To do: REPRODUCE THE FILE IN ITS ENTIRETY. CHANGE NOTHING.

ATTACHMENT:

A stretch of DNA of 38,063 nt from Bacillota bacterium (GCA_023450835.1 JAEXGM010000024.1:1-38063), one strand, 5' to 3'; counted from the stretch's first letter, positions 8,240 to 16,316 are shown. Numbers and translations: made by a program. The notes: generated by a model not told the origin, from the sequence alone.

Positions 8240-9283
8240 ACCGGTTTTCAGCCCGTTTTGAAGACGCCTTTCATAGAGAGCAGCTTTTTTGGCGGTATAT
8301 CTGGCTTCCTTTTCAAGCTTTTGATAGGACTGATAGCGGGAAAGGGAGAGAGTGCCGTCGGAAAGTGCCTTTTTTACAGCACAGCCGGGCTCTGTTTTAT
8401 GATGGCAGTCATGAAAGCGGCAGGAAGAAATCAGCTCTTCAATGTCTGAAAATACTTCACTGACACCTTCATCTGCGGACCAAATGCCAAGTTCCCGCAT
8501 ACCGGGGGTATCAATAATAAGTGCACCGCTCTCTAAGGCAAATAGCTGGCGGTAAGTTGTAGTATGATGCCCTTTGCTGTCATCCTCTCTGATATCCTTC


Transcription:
A stretch of DNA of 38,063 nt from Bacillota bacterium (GCA_023450835.1 JAEXGM010000024.1:1-38063), one strand, 5' to 3'; counted from the stretch's first letter, positions 8,240 to 16,316 are shown. Numbers and translations: made by a program. The notes: generated by a model not told the origin, from the sequence alone.

Positions 8240-9283
8240 ACCGGTTTTCAGCCCGTTTTGAAGACGCCTTTCATAGAGAGCAGCTTTTTTGGCGGTATAT
8301 CTGGCTTCCTTTTCAAGCTTTTGATAGGACTGATAGCGGGAAAGGGAGAGAGTGCCGTCGGAAAGTGCCTTTTTTACAGCACAGCCGGGCTCTGTTTTAT
8401 GATGGCAGTCATGAAAGCGGCAGGAAGAAATCAGCTCTTCAATGTCTGAAAATACTTCACTGACACCTTCATCTGCGGACCAAATGCCAAGTTCCCGCAT
8501 ACCGGGGGTATCAATAATAAGTGCACCGCTCTCTAAGGCAAATAGCTGGCGGTAAGTTGTAGTATGATGCCCTTTGCTGTCATCCTCTCTGATATCCTTC